the second on February 13, 1957, on Everglades peaty, muck soil that had
been planted in corn every year for the preceding 15 years. Aldrin was
applied for wireworm control at the rate of 5 pounds per acre before plant-
ing. Budworms were controlled by one application of DDT, 25% emulsion
concentrate at 1 quart, and two applications of toxaphene, 40% wettable
powder, at 21/2 pounds per acre in 100 gallons of water. No insecticides
were applied after the corn began to silk.
Each plot consisted of a single 50 foot row. The rows were spaced
three feet apart and plants were spaced one foot apart in the row. Each
variety was replicated six times in each planting. Nine varieties were
compared in the first planting and ten were compared in the second. Six
of these varieties were compared in both experiments.
The corn from both plantings was harvested, husked, and stored in
mesh bags on July 24 in an open bin where it remained for approximately
61/2 weeks before it was examined for corn earworm and stored grain

SFlorida Agricultural Experiment Station Journal Series, No. 784.
2 The authors wish to thank Mr. C. E. Seiler and Mr. Robert Kent for
assistance in evaluating the insect damage and Mr. Edward King, Jr., for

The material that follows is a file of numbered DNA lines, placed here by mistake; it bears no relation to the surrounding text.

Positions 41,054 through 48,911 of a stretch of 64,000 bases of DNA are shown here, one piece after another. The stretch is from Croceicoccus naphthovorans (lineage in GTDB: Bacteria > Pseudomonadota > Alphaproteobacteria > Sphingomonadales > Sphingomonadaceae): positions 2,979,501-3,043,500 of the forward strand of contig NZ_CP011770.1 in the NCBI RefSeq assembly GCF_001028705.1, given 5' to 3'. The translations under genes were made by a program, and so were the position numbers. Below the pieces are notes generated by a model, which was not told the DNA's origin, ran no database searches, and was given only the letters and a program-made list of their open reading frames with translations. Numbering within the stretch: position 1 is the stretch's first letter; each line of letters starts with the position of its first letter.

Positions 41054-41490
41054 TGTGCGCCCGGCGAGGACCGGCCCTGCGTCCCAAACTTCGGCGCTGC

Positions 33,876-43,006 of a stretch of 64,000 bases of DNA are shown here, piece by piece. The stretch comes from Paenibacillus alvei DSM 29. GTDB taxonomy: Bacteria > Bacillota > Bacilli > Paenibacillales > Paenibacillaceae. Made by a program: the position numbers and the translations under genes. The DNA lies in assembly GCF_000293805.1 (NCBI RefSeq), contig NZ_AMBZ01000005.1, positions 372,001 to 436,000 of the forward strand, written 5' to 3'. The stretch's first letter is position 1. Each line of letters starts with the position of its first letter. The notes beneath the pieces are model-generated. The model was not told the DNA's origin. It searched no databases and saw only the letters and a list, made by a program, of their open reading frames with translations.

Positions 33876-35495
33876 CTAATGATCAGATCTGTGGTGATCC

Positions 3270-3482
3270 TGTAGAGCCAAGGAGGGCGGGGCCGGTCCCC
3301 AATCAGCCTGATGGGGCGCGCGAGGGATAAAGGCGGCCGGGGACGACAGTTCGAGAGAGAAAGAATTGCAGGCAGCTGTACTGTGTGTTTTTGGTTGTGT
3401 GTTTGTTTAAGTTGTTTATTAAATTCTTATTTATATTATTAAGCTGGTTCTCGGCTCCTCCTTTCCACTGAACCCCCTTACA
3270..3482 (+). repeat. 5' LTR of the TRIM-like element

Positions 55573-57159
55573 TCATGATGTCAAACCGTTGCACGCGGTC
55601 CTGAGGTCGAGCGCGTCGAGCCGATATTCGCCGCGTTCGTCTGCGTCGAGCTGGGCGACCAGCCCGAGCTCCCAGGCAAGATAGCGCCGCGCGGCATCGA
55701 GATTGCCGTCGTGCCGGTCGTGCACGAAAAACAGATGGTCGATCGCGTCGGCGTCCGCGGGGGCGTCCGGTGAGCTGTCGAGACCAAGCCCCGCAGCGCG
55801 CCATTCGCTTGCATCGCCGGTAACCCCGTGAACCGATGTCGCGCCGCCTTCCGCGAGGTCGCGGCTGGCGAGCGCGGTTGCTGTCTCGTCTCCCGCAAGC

preparing the graphs.













The Florida Entomologist


insect damage. Varieties from the earlier planting were examined on Sep-
tember 9; those from the second planting were examined on September 6.

TABLE 1. VARIETIES OF CORN USED IN STUDY OF INSECT INJURY.
BELLE GLADE, 1957.

Variety Breeding Origin, Grain Yield,
Name Origin Country Bu./ft. U.S. No. 2

Corneli 54 Hyb. Cuba 83
Cueto 56 Hyb. Cuba 81
Funk G-737A Hyb. USA (La.) 83
Funk G-740 Hyb. USA (La.) 77
Rocamex H-503 Hyb. Mexico 69
Dixie 18 Hyb. USA (Fla.) 59
U. S. 625 Hyb. USA (Md.) 90
U. S. 626 Hyb. USA (Md.) 87
U.S. 645 Hyb. USA (Md.) 99
DeKalb 1051 Hyb. USA (Ill.) 58
Big Joe Syn. USA (Fla.) 70
Tiquisate O.P. Guatemala 66
Francisco Flint O.P. Cuba 59


Hyb.-Double Cross Hybrid; Syn.-Multilined Synthetic; O.P.-Open-Pollinated Variety.

A sample of 25 ears was taken from each plot. Each ear was assigned
two injury index numbers (0-5), one to indicate degree of earworm injury
and the other to designate the extent of stored grain insect damage. The
only stored grain insect that appeared to be damaging the corn was the
rice weevil. An average index was computed for each plot and each insect
species and multiplied by 100. The indexes were then analyzed statistical-
ly. The highest possible index, 500, would indicate the greatest amount
of damage that would occur from either insect.